Train your rat: behavioural science at home

Skinner boxes are a kind of apparatus used for conditioning and training animals in scientific studies. You’ll almost certainly have read about them or seen them on TV: an animal is rewarded with a treat for pressing a button; or trained to respond to a patter of lights or other stimuli (like shapes, music and other sounds, or drawings). This is the sort of arrangement where a sequence of behavioural primitives (light flashes green, animal pokes green button, is rewarded with a snack) can be threaded together to create really useful data for behavioural scientists. Is it harder for an old mouse to learn to solve the puzzle than a young mouse might find it? Do other environmental variables, like diet, gender or temperature affect the results?

rat eating someone's lunch

An example rat, engaging in behaviour.

They’re not just used by behavioural scientists: a Skinner box can be a useful device for training pets, especially pets with a reasonable amount of smarts, like parrots or rats. It can automate the process you may have already used with your pet, where “correct” behaviour is rewarded – walk to heel, get a doggy snack. (We also find this approach helpful here at Pi Towers. When Gordon behaves himself, we give him a biscuit.)

Skinner boxes are also pretty expensive.  So Katherine Scott, computer vision and robotics expert, electronics ninja and rat owner/trainer, has built her own, which she intends to release as an open source device when she’s finished refining it.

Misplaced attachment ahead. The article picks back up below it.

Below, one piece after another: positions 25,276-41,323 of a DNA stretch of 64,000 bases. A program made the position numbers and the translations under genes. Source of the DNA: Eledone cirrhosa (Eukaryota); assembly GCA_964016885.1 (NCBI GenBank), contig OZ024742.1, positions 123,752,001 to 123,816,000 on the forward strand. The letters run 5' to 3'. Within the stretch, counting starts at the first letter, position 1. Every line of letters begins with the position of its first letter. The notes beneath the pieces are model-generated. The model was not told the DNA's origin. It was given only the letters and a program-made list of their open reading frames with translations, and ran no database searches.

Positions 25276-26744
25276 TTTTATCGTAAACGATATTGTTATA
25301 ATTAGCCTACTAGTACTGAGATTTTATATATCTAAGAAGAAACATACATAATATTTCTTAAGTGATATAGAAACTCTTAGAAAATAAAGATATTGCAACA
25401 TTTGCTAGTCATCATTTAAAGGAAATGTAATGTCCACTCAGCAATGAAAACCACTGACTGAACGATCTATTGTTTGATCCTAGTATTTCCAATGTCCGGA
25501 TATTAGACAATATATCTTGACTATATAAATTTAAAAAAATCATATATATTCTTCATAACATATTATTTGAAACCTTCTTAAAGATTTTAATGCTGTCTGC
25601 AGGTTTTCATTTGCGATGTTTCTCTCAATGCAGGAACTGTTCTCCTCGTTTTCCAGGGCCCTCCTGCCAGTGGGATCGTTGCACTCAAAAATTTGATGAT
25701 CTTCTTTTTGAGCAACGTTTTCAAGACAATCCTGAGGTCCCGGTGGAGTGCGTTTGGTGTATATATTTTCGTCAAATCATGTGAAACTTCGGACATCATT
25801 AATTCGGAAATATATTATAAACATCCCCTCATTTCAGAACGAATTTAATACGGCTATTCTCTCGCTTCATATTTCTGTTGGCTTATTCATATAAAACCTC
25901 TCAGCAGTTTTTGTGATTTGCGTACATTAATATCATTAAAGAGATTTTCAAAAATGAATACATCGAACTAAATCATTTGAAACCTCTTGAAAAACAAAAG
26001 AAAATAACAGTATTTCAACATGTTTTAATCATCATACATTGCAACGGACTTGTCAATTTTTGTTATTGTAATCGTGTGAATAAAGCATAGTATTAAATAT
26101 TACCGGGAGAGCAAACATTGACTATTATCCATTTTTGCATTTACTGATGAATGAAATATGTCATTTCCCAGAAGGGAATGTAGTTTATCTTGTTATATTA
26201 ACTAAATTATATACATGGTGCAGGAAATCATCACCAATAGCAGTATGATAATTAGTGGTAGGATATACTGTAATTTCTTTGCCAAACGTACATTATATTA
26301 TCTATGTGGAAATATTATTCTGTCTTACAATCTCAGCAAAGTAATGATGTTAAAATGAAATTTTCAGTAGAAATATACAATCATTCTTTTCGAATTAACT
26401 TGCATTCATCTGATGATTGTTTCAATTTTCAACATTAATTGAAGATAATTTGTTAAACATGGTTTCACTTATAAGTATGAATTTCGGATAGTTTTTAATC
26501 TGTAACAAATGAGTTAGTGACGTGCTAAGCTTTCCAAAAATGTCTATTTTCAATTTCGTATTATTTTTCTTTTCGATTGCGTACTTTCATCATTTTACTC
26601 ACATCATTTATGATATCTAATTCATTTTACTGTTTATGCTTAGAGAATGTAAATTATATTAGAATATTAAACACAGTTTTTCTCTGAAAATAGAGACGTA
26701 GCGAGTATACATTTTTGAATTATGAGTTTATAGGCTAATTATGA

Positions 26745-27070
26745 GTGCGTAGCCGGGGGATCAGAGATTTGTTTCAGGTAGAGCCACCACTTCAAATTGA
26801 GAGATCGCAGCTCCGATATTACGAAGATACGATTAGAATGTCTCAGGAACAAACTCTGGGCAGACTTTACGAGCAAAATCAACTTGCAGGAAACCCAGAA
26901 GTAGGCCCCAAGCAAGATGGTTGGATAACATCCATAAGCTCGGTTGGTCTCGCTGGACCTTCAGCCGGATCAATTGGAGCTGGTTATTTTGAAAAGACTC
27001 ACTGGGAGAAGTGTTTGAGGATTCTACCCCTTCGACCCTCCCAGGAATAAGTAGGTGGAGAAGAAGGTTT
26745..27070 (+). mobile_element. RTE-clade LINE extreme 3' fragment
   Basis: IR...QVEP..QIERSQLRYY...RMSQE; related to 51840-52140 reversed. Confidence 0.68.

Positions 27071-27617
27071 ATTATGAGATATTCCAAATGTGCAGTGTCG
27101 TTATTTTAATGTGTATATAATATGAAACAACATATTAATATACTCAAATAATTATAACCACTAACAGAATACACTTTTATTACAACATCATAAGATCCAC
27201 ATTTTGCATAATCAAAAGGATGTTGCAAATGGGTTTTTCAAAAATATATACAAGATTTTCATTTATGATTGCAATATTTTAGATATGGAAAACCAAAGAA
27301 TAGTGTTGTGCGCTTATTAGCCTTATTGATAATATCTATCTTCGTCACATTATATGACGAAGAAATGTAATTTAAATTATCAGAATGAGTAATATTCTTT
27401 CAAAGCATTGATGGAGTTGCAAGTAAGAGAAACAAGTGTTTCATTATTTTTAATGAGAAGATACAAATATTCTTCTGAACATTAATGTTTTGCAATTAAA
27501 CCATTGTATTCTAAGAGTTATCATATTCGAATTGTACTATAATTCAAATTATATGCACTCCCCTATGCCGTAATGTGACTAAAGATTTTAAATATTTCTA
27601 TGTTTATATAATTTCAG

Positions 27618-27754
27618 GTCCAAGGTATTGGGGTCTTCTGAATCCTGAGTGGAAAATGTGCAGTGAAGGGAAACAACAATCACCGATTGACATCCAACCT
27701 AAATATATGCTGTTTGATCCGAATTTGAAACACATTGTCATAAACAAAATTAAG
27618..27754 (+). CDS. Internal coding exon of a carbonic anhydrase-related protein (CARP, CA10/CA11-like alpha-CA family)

Open Skinner box

Prototype Open Skinner box, with ratty customer.

Katherine didn’t just want any old Skinner box, though – Open Skinner box is an Internet of Things device, and she says:

I wanted to create not just a Skinner Box but a web enabled Skinner Box, a sorta internet of things Skinner Box. So what features should it have? I came up with the following list:

  1. I should be able to see the rats using the Raspberry Pi’s camera.
  2. The camera data should be used to create a rough correlate of the rat’s activity.
  3. The box should run experiments automatically.
  4. I should be able to buzz and feed the rats remotely.
  5. The web interface should give a live feed of all of the events as they happen.
  6. The web interface should be able to give me daily digests of the rats activity and training.
Live camera output from the box

Live camera output from the box


Rat stats

Katherine presented Open Skinner box at Pycon: you can watch a video of her presentation at her website, and find schematics, source code, sample rat-stats, thoughts on where the device is going next, and much more there too.

Here at Pi Towers, we’ve been contemplating the acquisition of an office rodent, so we can make sure that the pet projects we’re working on for the resources section here work properly. (How many hamsters does it take to trigger a home-made tinfoil switch? What’s the best design for a Twitter-enabled food hopper?) If you’ve got suggestions for names, please leave them in the comments below.